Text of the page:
Evidence, that, after the painting subcontractor on a house under construction had done part of the painting work but had not received any payment from the general contractor notwithstanding several demands for payment, there was a conversation between the painter and the owner in which, in effect, the painter said he would not work for the general contractor any more but would resume work if the owner agreed to pay him a stated amount for the work he had already done and would do "to finish the house" and he could "look for money from" the owner, and the owner so agreed, and that the painter proceeded with his work accordingly, warranted conclusions that the painter was justified in treating his subcontract with the general contractor as terminated so that a new contract between the painter and the owner could be made without a novation respecting the subcontract, and that such a new contract was made supported by sufficient consideration; a conclusion was not required that the owner had made a promise within the statute of frauds, G. L. c. 259, Section 1, Second, to answer for the general contractor's debt to the painter. [702-703]
At the trial of an action by a painter against the owner of a house, the judge could properly find to be admissible under G. L. c. 233, Section 78, testimony by the plaintiff from his record book as to work done and materials supplied at the house, and prices, notwithstanding further testimony by him that he had originally noted such data on scraps of paper and had transferred the data to the record book and thrown away the scraps of paper when asked by his attorney for his records shortly before the commencement of the action. 
No reversible error appeared at the trial of an action in certain questions put to witnesses by the judge, or in his paraphrasing of some of their testimony, or in a comment made by him as to counsel's quotation of testimony. [704-705]
CONTRACT. Writ in the Superior Court dated November 25, 1959.
The action was tried before Lurie, J.
Sheldon Newman for the defendants.
Louis Kobrin (Simon B. Stein with him) for the plaintiff.
WHITTEMORE, J. The plaintiff in this action of contract had a verdict on an account annexed for painting work and materials supplied to the defendants' house. These are the defendants' exceptions to the refusal of the trial judge to direct verdicts for them, to rulings on the evidence, and to the conduct of the trial.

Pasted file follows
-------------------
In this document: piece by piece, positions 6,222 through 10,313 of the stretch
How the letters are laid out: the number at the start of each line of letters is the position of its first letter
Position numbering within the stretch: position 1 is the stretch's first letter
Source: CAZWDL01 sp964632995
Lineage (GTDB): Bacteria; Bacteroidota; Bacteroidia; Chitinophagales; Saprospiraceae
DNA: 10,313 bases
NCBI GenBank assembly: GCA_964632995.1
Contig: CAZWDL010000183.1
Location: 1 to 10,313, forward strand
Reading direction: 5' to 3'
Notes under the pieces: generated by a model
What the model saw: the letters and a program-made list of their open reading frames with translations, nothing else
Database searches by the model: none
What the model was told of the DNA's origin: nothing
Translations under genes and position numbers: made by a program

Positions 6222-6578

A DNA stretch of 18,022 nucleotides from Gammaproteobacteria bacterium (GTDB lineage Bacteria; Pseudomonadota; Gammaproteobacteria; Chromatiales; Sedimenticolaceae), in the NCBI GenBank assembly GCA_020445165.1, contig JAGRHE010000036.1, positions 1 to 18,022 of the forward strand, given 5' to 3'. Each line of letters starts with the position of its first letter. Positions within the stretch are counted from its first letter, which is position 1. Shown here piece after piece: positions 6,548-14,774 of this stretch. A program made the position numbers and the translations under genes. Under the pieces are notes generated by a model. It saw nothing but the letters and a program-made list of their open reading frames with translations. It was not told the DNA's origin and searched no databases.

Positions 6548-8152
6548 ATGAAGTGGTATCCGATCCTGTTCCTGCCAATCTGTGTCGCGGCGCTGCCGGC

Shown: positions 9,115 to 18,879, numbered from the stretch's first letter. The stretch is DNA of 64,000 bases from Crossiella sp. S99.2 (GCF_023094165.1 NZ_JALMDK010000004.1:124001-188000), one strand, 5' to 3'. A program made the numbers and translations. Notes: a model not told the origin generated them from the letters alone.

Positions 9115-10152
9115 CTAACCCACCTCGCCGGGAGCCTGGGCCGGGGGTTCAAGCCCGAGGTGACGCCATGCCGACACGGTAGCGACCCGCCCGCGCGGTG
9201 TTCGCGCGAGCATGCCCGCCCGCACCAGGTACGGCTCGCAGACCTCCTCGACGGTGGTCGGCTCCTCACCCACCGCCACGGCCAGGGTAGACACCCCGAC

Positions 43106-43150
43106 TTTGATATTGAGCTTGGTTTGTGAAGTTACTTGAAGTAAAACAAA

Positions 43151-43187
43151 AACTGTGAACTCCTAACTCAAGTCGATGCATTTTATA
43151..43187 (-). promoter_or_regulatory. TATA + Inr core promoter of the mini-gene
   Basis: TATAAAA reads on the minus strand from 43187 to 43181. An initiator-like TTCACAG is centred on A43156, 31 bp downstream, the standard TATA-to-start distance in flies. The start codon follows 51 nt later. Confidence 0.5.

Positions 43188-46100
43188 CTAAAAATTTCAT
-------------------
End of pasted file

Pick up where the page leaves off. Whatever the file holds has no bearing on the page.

The jury could have found these facts: The plaintiff, a subcontractor, had an oral contract with Miller Construction Co. (Miller) to do the painting work called for by a contract between Miller and the defendants for the construction of the house. The plaintiff, in the period from March to June 19, 1959, had done work to the value of $800 for which the defendants had paid Miller $800, but the plaintiff had been paid nothing, although he had demanded payment several times in the period from June 19, 1959, to August 31, 1959. Shortly before August 31 Miller told the plaintiff to see the male defendant (Weisman). The plaintiff thereupon saw Weisman, and, as he testified, told him that he had received no money from Miller but would "come to work in this house, providing if you agree to pay me for the work, the entire work that I did and what I am going to do to finish the house, which the amount is $3,000 . . . [I] don't want no Mr. Miller no more on this house because he didn't give me any money on this house . . . that is why I refuse to work for him and have nothing to do with him unless you take over and I shall look for money from you." Weisman replied that he was satisfied with the plaintiff's work and would "pay the plaintiff whatever is coming to him and that this payment to the plaintiff would be taken over by him." The plaintiff replied, "all right, I'll come to work next Monday." The plaintiff resumed work on August 31 and after one week asked the defendants for money but received none. He continued to work and to ask for money but was not paid. Miller was on the job from June to October 17, 1959. On September 3, 1959, the defendants and Miller made a supplementary contract under which Miller had to finish the work by October 17, 1959, and the defendants could refuse to make further payments until the